According to a recent survey by French consulting firm Pierre Audoin Consultants (PAC), fewer global delivery centers were opened in India by the U.K.'s 20 largest IT services suppliers.

"Of the 21 centers opened since January 2007 by the big 20 U.K. companies, only two were in India, while four were in China and three each [were established] in Eastern Europe and Morocco," the PAC report said. The 20 largest U.K. companies featured in the report included Accenture, BT Global Services, Capgemini, Capita, CSC, EDS, Fujitsu, Hewlett-Packard, IBM and Logica.

In addition, India's multi-sectoral growth is exacerbating manpower deficiencies across sectors. There is scarcity of skilled manpower across every industry, and the IT-ITES sector is no exception.

According to industry estimates, the IT and ITES industry will need some 850,000 additional skilled manpower by 2010. India's education system needs to keep pace with these growing scarcities.

According to Sheth, skill scarcities are a genuine impediment. "But, it's not that we aren't aware of these challenges. The private sector is doing enough to meet the skill shortages," he added.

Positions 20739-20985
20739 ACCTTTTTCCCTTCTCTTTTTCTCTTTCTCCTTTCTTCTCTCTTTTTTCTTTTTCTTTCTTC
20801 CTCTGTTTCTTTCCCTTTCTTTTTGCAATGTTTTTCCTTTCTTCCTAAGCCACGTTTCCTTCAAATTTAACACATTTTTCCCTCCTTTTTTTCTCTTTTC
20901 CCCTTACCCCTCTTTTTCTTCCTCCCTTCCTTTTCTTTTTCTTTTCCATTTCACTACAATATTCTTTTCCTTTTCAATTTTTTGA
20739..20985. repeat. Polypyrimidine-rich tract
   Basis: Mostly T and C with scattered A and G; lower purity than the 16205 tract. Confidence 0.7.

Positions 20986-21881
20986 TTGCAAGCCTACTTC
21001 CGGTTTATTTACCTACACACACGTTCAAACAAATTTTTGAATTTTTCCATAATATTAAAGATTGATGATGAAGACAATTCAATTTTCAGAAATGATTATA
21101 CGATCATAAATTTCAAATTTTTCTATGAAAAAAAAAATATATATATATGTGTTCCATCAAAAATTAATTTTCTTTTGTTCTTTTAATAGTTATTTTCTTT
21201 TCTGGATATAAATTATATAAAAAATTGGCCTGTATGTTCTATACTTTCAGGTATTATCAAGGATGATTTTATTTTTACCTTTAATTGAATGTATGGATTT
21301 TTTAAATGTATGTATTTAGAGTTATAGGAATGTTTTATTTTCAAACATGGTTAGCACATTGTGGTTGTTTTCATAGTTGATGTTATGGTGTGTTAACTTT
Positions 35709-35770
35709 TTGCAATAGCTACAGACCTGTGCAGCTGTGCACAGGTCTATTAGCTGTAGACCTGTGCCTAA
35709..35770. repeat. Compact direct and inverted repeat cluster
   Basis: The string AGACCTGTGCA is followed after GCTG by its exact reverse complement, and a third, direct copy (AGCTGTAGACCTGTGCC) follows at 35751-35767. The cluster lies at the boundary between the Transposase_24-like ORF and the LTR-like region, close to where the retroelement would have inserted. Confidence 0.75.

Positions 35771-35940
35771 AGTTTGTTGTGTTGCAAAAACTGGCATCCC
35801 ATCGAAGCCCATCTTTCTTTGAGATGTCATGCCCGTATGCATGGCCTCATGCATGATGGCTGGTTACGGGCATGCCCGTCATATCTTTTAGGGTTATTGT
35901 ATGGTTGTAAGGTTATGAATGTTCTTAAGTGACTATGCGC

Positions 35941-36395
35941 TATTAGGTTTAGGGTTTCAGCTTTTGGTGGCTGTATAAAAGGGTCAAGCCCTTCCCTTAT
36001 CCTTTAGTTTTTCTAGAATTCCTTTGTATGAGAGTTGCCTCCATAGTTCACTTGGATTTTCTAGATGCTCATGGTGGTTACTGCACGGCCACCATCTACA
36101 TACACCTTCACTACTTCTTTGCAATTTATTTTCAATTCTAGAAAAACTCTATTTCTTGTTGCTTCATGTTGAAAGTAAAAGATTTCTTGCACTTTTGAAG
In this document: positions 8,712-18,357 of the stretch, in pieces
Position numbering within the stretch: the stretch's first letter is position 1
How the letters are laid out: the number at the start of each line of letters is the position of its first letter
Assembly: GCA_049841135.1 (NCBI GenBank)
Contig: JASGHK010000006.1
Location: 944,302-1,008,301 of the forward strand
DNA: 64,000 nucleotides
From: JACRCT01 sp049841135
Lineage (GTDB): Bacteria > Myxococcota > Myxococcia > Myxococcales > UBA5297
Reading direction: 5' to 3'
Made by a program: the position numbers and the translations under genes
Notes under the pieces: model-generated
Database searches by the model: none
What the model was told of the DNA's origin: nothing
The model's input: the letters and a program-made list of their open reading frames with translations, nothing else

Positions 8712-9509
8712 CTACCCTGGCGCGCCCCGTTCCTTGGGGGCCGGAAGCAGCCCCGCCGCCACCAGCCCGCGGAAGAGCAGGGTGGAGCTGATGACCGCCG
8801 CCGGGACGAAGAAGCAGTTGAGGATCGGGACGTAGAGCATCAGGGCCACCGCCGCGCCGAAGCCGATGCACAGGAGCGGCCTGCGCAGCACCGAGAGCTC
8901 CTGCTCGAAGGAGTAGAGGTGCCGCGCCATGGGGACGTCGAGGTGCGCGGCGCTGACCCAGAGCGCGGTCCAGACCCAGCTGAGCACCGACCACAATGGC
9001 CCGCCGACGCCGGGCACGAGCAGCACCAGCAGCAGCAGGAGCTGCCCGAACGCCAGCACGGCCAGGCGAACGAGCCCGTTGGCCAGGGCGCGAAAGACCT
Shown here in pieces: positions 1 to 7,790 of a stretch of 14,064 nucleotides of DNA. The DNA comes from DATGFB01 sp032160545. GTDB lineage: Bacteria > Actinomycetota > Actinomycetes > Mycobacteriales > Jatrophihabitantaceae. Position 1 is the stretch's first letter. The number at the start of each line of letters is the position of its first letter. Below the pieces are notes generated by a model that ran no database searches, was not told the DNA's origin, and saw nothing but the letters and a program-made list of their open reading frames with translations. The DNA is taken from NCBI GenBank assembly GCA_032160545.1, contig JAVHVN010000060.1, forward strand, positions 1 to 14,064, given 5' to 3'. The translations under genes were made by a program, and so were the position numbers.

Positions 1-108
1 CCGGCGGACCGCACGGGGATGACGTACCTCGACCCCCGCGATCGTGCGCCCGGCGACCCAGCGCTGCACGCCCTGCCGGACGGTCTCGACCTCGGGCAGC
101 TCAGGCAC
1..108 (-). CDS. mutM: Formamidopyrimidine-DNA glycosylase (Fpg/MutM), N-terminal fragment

Sheth noted, however, that the Indian education system leaves a lot to be desired.

"There is a complete disconnect between education boards and the industry. For instance, in China, there are specialized courses for mobile application devices, which have proven very useful for companies like Nokia," he explained. "In India, there are no such courses. It is the corporates that are becoming semi-universities in their own right."

Does India's advantage lie in its familiarity of the English language? PricewaterhouseCoopers' Rajagopalachari believes so.

He said it is unlikely that China can overcome language, accent and cultural issues in one or two decades.

"The cultural attunement of the young Indian urban population toward Western styles, literature and social mores is a lot more than the Chinese society, which is much more insular," he added.

Will India lose its offshoring throne to countries such as the Philippines and Malaysia in the long-run? Not really. "The sheer supply elasticity of the skilled Indian labor market remains unmatched. India will remain the leader in outsourcing," Rajagopalachari said.

The Nasscom Everest Report 2008 confirms his contention. According to the report, India emerged as the "destination of choice" for offshore delivery of business processes, when compared with countries such as the Philippines, China, Canada, Ireland, Mexico and Central and Eastern Europe (CEE).

"India has emerged as a leading destination, in terms of market share as well as the length and depth of work," the report said. India has a market share of 37 percent in the BPO market, as opposed to Canada's share of 27 percent and the Philippines' share of 15 percent. Ireland and Mexico had a share of 5 percent each, while China's footprint stood at 2 percent.

Swati Prasad is a freelance IT writer based in India.